“It is the fashion with those discontented creatures called Federalists, to say that our President [Jefferson] is not a Christian; yet they must acknowledge that, in true Christian meekness, when smitten on one cheek he turns the other, and buy his late appointment of Monroe has taken special care that a stone which the builders rejected should become the first of the corner. These are his works; and for his faith, it is not a grain of mustard' but the full size of a pumpkin, so that while men of mustard-seed faith can only move mountains, he finds no difficulty in swallowing them. He believes, for instance, in the perfectability of man, the wisdom of mobs, and moderation of Jacobins. He believes in payment of debts by diminution of revenue, in defense of territory by reduction of armies, and in vindication of rights by the appointment of ambassadors.”
“They [the French] want an American constitution, with the exception of a King instead of a President, without reflecting they that have not American citizens to support that constitution.”
“The materials for a revolution in this country [France] are very indifferent. Everybody agrees that there is an utter prostration of morals; but this general proposition can never convey to an American mind the degree of depravity. It is not by any figure of rhetoric, or force of language, that the idea can be communicated. A hundred anecdotes, and a hundred thousand examples, are required to show the extreme rottenness of every member. There are men and women who are greatly and eminently virtuous. I have the pleasure to number many in my acquaintance; but they stand forward from a background deeply and darkly shaded. It is however, from such crumbling matter, that the great edifice of freedom is to be erected here. Perhaps, like the stratum of rock, which is spread under the whole surface of their country, it may be hardened when exposed to the air; but it seems quite as likely that it will fall and crush the builders.
...there is one fatal principle which pervades all ranks. It is a perfect indifference to the violation of engagements. Inconstancy is so mingled in the blood, marrow, and very essence of this people, that when a man of high rank and importance laughs to day at what he seriously asserted yesterday, it is considered as in the natural order of things. Consistency is a phenomen. Judge, then, what would be the value of association, should such a thing be proposed, and even adopted. The great mass of the common people have no religion but their priests, no law but their superiors, no morals but their interest. These are the creatures who, led by drunken curates, are now in the high road a la liberte, and the first use they make of it is to from insurrections everywhere for the want of bread.”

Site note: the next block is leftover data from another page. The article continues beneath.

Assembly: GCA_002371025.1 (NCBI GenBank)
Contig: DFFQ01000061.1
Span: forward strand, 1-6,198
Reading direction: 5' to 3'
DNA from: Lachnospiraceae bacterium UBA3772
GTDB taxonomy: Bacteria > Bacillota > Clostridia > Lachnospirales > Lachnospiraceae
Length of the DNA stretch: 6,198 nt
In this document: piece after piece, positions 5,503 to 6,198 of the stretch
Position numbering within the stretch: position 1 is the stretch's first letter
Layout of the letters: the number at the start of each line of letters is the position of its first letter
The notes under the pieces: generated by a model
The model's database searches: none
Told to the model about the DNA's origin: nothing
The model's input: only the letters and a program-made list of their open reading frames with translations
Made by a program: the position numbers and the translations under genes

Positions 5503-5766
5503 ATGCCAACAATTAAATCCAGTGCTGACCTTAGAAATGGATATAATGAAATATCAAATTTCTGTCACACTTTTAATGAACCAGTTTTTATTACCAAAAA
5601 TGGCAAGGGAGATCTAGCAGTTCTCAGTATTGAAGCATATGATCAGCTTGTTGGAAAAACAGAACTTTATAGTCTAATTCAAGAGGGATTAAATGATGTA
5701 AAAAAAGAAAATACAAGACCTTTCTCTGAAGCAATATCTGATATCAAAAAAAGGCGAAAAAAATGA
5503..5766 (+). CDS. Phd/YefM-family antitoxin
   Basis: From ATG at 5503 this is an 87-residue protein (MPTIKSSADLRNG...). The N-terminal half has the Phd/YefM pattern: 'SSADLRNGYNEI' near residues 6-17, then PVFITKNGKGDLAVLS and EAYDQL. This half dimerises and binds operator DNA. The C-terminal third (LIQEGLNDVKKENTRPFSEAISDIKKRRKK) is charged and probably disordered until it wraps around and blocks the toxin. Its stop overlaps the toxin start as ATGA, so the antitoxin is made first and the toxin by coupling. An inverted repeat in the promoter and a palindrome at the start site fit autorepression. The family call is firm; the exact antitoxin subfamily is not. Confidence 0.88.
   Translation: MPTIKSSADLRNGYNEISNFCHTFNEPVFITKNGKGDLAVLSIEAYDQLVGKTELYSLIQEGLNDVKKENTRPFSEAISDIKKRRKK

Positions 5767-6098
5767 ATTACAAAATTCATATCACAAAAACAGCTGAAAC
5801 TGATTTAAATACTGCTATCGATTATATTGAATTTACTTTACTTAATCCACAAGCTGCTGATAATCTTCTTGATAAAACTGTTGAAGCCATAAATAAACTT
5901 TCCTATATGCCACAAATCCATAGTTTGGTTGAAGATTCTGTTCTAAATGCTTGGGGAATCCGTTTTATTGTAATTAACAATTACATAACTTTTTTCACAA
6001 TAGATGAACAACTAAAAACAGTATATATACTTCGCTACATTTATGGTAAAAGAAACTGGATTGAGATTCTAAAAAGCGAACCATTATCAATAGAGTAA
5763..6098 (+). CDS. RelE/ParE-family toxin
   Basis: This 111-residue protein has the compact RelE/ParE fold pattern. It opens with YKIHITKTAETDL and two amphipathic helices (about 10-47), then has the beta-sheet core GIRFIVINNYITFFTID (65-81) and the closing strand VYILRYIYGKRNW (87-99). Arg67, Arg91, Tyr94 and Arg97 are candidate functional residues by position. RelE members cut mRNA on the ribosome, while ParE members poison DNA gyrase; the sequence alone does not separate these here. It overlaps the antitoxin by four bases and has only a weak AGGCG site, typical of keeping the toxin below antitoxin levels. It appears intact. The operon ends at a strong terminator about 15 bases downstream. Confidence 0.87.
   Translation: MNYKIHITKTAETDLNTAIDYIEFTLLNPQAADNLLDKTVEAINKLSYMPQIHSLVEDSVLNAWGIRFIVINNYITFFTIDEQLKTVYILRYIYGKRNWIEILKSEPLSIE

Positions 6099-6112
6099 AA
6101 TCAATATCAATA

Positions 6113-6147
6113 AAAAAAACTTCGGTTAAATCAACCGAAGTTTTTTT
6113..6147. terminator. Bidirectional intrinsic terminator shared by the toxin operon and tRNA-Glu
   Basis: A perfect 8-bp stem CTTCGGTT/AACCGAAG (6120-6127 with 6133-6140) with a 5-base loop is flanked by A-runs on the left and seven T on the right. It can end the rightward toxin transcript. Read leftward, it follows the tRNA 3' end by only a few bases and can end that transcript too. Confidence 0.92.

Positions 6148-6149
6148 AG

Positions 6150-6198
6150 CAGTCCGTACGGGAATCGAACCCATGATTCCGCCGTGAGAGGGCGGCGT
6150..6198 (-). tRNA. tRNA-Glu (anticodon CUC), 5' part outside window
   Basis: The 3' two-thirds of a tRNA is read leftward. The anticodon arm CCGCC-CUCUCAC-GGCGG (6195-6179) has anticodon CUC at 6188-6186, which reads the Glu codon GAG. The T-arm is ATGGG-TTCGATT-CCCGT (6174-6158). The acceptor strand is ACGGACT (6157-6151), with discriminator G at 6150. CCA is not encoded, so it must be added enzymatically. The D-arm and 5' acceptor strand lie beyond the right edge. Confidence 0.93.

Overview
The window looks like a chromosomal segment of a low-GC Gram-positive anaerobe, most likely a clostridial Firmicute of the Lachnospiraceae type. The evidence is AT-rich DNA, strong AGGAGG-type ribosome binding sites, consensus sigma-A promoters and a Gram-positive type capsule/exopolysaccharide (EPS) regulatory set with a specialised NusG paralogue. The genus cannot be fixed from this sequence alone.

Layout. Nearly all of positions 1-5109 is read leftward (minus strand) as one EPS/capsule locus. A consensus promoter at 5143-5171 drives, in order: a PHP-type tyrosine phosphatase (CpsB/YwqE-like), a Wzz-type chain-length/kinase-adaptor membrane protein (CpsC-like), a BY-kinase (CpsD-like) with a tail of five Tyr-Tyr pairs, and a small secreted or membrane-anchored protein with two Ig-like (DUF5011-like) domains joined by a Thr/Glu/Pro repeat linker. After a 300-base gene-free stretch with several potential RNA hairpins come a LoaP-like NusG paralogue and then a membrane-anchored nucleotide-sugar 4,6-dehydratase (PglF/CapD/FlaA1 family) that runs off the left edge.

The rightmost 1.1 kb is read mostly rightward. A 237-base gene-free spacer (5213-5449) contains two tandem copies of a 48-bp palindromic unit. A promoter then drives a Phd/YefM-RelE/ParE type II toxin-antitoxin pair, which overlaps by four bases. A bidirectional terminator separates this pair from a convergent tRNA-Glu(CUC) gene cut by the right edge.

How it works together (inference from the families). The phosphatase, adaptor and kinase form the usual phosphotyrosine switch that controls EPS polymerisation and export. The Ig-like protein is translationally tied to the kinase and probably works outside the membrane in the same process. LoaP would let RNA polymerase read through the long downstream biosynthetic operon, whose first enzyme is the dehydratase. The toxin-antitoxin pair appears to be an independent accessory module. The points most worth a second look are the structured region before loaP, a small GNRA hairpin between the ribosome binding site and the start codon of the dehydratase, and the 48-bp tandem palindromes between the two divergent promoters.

“The open contempt of religion, also, cannot but be offensive to all sober minded men.”
“Since I have been in this country, I have seen the worship of many idols, but little of the true God.”
“...the tranquility and liberty of nations can only be sustained upon the basis of justice.”
“The true object of a great statesman is to give to any particular nation the kind of laws which is suitable to them, and the best constitution which they are capable of.”
“The engine by which a giddy population can be most easily wrought on to do mischief, is their hatred of the rich.”
“...in free governments the laws being supreme, and the only supreme, there arises from that circumstances a spirit of order, and a confidence in those laws for the redress of all injuries, public and private, The sword of justice is placed in the hands of a constitutional magistrate and each individual trembles at the idea of wresting it from his grasp, lest the point shall be turned upon his own bosom, or that of his friend. In despotic governments the people, habituated to behold everything bending beneath the weight of power, never possess that power for a moment without abusing it. Slaves, driven to despair, take arms, execute vast vengeance, and then sink back to their former condition of slaves. In such societies the patriot, the melancholy patriot, sides with the despot, because anything is better than a wild and bloody confusion. Those, therefore, who form the sublime and godlike idea of rescuing their fellow creatures from a slavery, they have long groaned under, must begin by instruction, and proceed by slow degrees, must content themselves with planting the tree, from which posterity is to gather the fruit.”
“Those who are charged with the important duties of administering justice, should, if possible, depend only on God.”
“Religion is the only solid basis of good morals; therefore education should teach the precepts of religion, and the duties of man toward God.
These duties are, internally, love and adoration: externally, devotion and obedience; therefore provision should be made for maintaining divine worship as well as education.
But each one has a right to entire liberty as to religious opinions, for religion is the relation between God and man; therefore it is not within the reach of human authority.”